Coal mines hastily restart production to manage energy crisis, leading to deadly accidents
Friday, April 29th, 2022
In a span of five days, two coal mining accidents in Guizhou province resulted in 22 worker deaths. On 25 February, a roof accident at Sanhe Shunxun Coal Mine took the lives of 14 workers, and on 2 March, a coal and gas explosion at Limin Coal Mine resulted in eight deaths, which the mine did not report as required.
According to CLB’s investigations into these cases, the administrative processes in place to regulate the industry and monitor workplace health and safety all failed to save these 22 workers. For example, in June 2021, the government fined the Sanhe Shunxun mine 1 million yuan and ordered it to suspend operations for one month. As for the Limin mine, although it employs 88 workers, according to its annual report, only 5 are insured. Under China’s labour laws, employers are required to pay into several types of social insurance for each employee, one of which is workplace injury insurance.
Photograph: AJancso / Shutterstock.com
The current supervision structure consists of inspectors who conduct random spot checks, since supervising each individual mine is not feasible. Before the Limin explosion, the nearby city of Guiyang only had four people responsible for these inspections. However, instead of remedying problems discovered during inspections, mines typically are able to pay fines and take other performative measures to continue production.
Management of China’s energy crisis has contributed to these deadly accidents. Rising coal prices, a move toward more sustainable energy options, and an energy shortage through much of 2021 led to increased output at the Guizhou mines. In December, the daily output of coal in Guizhou increased from less than 300,000 tonnes in the previous period to more than 350,000 tonnes. Before this year’s Lunar New Year, the Provincial Energy Bureau encouraged coal mining companies to limit their days off. Then, on 15 February, Guizhou announced that 100 percent of its coal mines would resume production. The deadly accidents at Sanhe Shunxun and Limin occurred just after.
In the early 2000s, China’s coal mines were considered the world’s most dangerous places to work. The mechanisation of mines reduced worker deaths through the 2010s, and by 2014, the number of workers killed in coal mine accidents dropped to less than 1,000 that year. In 2020, the number fell to 225.
Although the government closed small-scale mines in townships that have poor safety measures, these mines typically resume production when the economy booms and coal is in high demand.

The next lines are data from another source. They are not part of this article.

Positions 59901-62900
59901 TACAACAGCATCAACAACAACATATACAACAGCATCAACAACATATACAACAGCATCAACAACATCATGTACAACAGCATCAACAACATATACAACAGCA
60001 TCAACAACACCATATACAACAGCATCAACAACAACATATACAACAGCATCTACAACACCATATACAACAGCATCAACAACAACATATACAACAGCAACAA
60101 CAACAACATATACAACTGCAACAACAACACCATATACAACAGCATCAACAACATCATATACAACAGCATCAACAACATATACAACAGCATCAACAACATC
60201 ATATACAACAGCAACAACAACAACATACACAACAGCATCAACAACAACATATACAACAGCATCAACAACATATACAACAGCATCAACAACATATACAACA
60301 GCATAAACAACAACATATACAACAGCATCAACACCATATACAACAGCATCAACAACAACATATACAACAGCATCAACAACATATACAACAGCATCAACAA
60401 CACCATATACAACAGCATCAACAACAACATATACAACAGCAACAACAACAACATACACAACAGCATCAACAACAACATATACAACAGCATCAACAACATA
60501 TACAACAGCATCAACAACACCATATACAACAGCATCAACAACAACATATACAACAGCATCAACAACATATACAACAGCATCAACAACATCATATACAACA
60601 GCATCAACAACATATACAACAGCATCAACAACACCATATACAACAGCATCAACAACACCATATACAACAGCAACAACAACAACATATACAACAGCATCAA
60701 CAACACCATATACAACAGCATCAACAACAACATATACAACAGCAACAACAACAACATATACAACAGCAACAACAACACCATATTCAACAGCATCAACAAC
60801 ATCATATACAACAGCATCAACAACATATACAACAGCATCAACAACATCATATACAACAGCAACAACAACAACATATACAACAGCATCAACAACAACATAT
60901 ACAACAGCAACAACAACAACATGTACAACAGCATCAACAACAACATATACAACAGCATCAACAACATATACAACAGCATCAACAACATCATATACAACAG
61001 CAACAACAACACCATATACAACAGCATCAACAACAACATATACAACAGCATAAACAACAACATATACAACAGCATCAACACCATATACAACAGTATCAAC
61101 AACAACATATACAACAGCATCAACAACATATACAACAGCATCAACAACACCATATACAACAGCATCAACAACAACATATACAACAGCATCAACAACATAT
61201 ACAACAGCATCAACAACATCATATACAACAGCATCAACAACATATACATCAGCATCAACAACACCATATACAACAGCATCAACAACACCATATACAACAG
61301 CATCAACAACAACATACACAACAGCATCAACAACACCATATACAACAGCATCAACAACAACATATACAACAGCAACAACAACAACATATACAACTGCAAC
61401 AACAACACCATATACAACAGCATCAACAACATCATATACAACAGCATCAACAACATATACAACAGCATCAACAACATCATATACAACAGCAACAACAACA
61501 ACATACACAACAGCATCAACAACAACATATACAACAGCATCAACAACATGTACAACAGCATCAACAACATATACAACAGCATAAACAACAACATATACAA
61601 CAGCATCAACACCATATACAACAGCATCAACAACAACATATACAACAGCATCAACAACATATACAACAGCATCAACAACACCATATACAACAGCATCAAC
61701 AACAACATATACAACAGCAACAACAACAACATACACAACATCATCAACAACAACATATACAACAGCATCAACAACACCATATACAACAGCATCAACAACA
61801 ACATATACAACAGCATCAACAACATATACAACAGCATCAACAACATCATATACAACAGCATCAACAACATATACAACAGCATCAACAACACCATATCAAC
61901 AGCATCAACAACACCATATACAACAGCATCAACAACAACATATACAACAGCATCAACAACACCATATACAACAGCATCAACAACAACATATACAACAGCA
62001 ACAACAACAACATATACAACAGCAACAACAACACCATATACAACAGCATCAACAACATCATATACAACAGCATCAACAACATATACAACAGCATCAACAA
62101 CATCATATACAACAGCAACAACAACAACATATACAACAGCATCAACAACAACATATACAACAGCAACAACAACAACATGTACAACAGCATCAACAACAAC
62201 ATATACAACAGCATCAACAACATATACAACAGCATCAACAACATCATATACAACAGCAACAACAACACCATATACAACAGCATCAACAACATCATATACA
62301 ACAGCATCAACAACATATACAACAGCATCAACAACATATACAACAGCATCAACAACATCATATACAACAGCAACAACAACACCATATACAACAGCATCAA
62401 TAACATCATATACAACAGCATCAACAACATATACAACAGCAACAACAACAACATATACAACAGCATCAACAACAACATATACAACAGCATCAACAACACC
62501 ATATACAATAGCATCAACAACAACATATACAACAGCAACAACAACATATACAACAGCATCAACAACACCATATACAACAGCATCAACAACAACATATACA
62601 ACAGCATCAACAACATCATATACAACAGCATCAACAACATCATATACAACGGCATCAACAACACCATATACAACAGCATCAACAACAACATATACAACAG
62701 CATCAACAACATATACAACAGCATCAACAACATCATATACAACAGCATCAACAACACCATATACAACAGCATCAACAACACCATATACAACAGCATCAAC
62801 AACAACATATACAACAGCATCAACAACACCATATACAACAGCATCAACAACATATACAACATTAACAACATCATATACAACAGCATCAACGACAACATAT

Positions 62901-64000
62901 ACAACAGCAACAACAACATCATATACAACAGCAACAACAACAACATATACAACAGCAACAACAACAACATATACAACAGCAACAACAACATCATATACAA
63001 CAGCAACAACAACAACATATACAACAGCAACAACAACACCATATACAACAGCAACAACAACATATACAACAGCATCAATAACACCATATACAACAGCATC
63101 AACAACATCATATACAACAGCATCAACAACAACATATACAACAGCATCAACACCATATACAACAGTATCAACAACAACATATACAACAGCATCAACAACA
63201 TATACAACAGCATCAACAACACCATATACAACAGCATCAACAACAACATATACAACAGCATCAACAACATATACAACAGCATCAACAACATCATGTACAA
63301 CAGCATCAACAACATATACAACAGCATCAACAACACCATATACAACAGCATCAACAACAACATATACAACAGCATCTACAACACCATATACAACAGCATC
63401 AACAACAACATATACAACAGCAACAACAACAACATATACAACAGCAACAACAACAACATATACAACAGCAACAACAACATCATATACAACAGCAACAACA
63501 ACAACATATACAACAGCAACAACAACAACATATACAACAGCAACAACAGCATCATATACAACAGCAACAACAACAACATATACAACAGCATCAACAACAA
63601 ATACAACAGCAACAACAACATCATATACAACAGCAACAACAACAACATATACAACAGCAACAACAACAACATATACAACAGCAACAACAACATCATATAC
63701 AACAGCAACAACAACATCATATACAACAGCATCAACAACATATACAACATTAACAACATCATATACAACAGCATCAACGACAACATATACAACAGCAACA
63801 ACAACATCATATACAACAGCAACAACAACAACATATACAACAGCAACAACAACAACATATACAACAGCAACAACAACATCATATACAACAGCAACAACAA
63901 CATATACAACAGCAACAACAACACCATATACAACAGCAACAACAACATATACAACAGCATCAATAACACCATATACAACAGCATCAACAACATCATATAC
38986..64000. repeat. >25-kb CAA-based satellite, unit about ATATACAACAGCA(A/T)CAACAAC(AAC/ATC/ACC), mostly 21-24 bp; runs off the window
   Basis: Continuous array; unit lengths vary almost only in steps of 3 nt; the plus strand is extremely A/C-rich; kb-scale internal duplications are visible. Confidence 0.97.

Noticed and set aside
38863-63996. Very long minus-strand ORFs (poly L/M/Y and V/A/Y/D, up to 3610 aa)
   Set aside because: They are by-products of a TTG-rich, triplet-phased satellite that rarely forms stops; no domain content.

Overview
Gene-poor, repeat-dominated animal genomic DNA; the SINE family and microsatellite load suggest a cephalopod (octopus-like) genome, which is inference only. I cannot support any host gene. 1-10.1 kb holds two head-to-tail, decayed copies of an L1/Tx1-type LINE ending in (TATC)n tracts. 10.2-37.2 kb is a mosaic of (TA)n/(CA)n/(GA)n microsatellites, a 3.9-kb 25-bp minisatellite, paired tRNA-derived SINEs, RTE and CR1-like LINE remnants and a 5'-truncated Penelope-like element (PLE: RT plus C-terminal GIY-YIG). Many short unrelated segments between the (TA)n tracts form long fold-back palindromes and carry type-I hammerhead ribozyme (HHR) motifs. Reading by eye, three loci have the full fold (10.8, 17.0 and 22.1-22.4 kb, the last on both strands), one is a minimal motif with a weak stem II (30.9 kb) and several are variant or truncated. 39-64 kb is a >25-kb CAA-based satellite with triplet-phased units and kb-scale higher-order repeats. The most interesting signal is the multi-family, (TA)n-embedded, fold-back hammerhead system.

Accident response in the industry follows a predictable cycle. After a major accident, the authorities will stop all production for a time, and then restart without any meaningful changes to prevent future occurrences. This is just what happened in Guizhou: a December 2019 accident killed 16 people, and the provincial government responded by ordering coal mines with an annual output of less than 300,000 tonnes to stop production and for other mines to be renovated. In 2020, the death toll from coal mine accidents in Guizhou dropped to six, but in 2021, it rose again to 23. With the Sanhe Shunxun and Limin mine accidents taking 22 lives already this year, the measures taken since 2019 are short-lived.
To find out more about the official response to these incidents, CLB called the supervisory departments and trade unions relevant to the two accidents in Guizhou.
When asked about the Sanhe Shunxun coal mine, the Zhenfeng county trade union said that they were not sure whether there was a trade union at the mine. The trade union at the next higher level, the Qianxinan trade union, believed that supervising production safety was not a trade union responsibility, but rather is the sole responsibility of the emergency management bureaus. However, CLB notes the trade union has held work safety competitions and contests in the past.
As for the Limin coal mine accident, neither the Qingzhen county trade union, the emergency management bureau, the industry and information technology bureau nor the municipal government hotline knew whether migrant workers had joined a union at the mine.
CLB also called mining industry trade unions who said that it was up to local trade unions to supervise companies on the ground. The union official said industry trade unions only give instructions, including organising campaigns and doing research.
At the provincial level, the Guizhou work safety bureau said that the two mines involved were privately owned. Not all private companies need to form a union and they were unclear on whether any such union would be authorised to monitor production safety.
Although the Work Safety Law stipulates the trade union’s role in supervising safety measures in the workplace, the union staff we called insisted that legal provisions were just principles, and that enforcement depends on local government support. These types of responses show that government departments and unions alike lack understanding of the responsibility of grassroots unions and the role of trade unions laid out in the law.
Without trade unions stepping in to ensure workers are safe, and without government departments coordinating to share information and ensure that companies have established trade unions, accidents will continue to be treated as emergencies rather than preventable occurrences. This systemic failure means that workers have no way of reporting threats to their safety, and preventable accidents will continue to happen. This outcome is not what anyone wants to see, but without involving workers and the union in workplace safety and accident prevention, it is the only result we can foresee.